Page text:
The man who kidnapped Natascha Kampusch and kept her imprisoned for eight years also was a communications specialist (see here).
I’ve also looked at a stalking case that took place at around the same time as Ms Morgan was being stalked, the stalking of Laurisa Anello in St Petersburg, Florida.
A film was made about the latter. Both cases led to new legislation.
The parents of Laurisa Anello have said that the film accurately represents their experiences. You can see several times how Laurisa Anello’s stalker (called Curtis in the film; his real name does not matter) simply doesn’t get some things.
You can also see him get very frustrated at one point when Mrs Anello asks loudly and angrily “Do you hear me?” and he retorts “I hear! I hear!”
The film contains a scene at a courthouse in which he is asked to sign a document stating that he is to leave all members of the Anello family in peace. “Do you want me to sign this?” he asks. Laurisa’s dad replies that they want him to sign it and understand it. He smiles, says “okay” and signs the document. When they leave the court house, he starts chatting with the parents and tells them how nice it is to see them again. The woman gets frustrated and dashes off. The stalker asks, very surprised, if she is mad (the American word for “angry”). In the car, Laurisa’s mother tells her husband that he is just encouraging the stalker. He replies that it serves no purpose to make him angry either.
This is the perpetual dilemma that stalking victims face. The police rarely assists them until after a victim has been killed or seriously injured. However, when stalking victims thus are left to interact with the stalkers themselves, the police can later hold that against the victims. The police fails stalking victims as a rule, but it should not be the task of the police to solve the public health and neurodiversity challenges of stalking and harassment. It should not be the task of the powerless victims to find out what on earth they are dealing with and how to make it stop either, however. I’ve been arguing for a few years that cases of stalking and harassment should be dealt with very differently.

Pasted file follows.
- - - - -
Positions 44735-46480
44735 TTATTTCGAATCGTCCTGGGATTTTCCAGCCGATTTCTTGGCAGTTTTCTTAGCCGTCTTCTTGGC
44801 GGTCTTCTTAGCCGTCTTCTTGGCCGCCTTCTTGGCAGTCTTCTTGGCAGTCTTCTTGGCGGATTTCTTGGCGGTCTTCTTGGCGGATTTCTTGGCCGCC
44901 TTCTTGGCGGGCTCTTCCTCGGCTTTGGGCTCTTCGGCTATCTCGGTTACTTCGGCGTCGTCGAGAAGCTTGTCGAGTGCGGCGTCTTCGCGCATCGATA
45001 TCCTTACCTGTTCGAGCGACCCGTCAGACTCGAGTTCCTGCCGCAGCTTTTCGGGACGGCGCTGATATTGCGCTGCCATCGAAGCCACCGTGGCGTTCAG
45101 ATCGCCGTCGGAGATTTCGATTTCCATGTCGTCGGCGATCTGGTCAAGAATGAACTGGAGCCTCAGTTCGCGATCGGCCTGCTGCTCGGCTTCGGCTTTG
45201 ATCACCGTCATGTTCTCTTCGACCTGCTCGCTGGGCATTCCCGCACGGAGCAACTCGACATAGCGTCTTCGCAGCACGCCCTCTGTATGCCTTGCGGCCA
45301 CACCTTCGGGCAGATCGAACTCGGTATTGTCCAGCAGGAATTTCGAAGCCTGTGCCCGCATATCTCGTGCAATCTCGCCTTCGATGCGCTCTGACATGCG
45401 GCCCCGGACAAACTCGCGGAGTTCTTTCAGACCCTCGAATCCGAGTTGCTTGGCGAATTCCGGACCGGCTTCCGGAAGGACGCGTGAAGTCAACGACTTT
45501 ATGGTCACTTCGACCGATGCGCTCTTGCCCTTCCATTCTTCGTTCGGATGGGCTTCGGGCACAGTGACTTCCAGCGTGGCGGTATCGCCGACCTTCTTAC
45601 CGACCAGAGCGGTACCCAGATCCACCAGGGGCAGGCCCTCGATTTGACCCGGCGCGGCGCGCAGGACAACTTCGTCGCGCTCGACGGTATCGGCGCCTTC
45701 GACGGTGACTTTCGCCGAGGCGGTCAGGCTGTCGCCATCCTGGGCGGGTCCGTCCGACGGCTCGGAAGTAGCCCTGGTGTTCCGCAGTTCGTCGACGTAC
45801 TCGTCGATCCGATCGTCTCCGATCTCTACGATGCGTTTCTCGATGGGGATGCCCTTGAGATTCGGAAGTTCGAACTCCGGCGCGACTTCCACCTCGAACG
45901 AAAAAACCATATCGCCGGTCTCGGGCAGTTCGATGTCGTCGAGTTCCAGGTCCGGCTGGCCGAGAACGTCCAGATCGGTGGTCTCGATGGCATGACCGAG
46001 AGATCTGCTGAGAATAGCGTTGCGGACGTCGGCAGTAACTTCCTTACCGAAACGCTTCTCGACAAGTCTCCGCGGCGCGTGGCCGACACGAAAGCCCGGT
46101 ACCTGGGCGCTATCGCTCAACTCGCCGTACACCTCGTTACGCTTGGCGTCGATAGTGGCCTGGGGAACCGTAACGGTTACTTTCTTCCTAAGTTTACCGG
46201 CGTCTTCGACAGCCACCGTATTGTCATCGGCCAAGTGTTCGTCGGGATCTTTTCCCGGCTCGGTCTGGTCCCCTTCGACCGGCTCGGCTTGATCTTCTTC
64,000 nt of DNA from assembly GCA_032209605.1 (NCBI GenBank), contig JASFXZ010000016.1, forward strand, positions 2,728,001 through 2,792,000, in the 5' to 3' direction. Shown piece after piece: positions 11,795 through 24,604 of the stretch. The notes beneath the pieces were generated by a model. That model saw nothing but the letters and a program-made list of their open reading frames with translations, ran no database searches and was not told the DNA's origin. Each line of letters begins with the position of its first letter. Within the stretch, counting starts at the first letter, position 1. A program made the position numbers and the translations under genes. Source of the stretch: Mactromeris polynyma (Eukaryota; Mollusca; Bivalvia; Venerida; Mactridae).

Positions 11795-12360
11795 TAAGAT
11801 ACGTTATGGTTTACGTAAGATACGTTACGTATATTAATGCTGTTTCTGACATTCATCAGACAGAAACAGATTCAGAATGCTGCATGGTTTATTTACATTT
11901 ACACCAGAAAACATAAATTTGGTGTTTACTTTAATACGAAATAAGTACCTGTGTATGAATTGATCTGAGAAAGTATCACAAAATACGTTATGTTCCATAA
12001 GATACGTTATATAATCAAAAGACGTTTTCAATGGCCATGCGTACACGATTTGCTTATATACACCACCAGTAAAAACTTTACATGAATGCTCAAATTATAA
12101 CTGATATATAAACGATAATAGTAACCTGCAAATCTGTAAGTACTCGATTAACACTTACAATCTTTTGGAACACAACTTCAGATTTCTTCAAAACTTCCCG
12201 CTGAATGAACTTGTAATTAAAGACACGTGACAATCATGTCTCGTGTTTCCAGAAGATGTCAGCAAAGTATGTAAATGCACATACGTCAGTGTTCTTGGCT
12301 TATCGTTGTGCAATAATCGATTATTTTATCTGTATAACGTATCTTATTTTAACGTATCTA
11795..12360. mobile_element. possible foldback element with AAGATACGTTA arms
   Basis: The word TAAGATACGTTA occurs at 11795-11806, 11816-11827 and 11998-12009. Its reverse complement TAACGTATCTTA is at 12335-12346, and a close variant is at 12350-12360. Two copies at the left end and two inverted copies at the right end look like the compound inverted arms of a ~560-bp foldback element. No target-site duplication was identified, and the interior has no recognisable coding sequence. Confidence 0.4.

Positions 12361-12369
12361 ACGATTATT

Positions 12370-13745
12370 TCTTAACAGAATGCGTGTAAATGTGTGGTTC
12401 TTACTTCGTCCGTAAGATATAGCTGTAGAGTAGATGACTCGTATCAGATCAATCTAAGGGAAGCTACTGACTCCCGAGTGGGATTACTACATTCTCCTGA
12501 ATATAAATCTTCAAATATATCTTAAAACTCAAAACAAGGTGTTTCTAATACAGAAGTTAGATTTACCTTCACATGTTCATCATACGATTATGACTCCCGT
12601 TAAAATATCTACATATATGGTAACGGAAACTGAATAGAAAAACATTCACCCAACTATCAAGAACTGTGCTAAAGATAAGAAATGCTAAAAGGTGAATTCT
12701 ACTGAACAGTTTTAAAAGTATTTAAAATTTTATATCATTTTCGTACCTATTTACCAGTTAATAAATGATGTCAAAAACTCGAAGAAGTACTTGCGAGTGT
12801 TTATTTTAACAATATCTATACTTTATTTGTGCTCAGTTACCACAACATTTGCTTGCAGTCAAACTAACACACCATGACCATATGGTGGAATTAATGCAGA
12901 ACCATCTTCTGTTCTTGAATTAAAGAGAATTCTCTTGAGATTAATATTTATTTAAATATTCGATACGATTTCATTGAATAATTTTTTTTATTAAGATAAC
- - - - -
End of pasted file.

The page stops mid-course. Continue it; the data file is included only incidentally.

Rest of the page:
Of her stalker, Tracey Morgan has said that one excuse he used for a silent phone call included the following:
“I believe that I spoke to the Plaintiff’s mother on 4th June 1995 at work and at home. In fact my recollection is that Mrs Morgan did most of the speaking and she told me amongst other thing to ‘drop dead’. I telephoned again the following day, June 5th 1995 and on that occasion the Plaintiff answered the telephone. I remained silent on this one occasion because I had been expecting Mrs Morgan not the Plaintiff and was taken aback.”
She added “Had this not been so distressing, some of his excuses are laughable.”
He openly admits that he is stalking her, that he was making calls to her mother. He doesn’t get it. He focuses purely on the truthfulness of the facts, but the effect of his actions completely appears to escape him.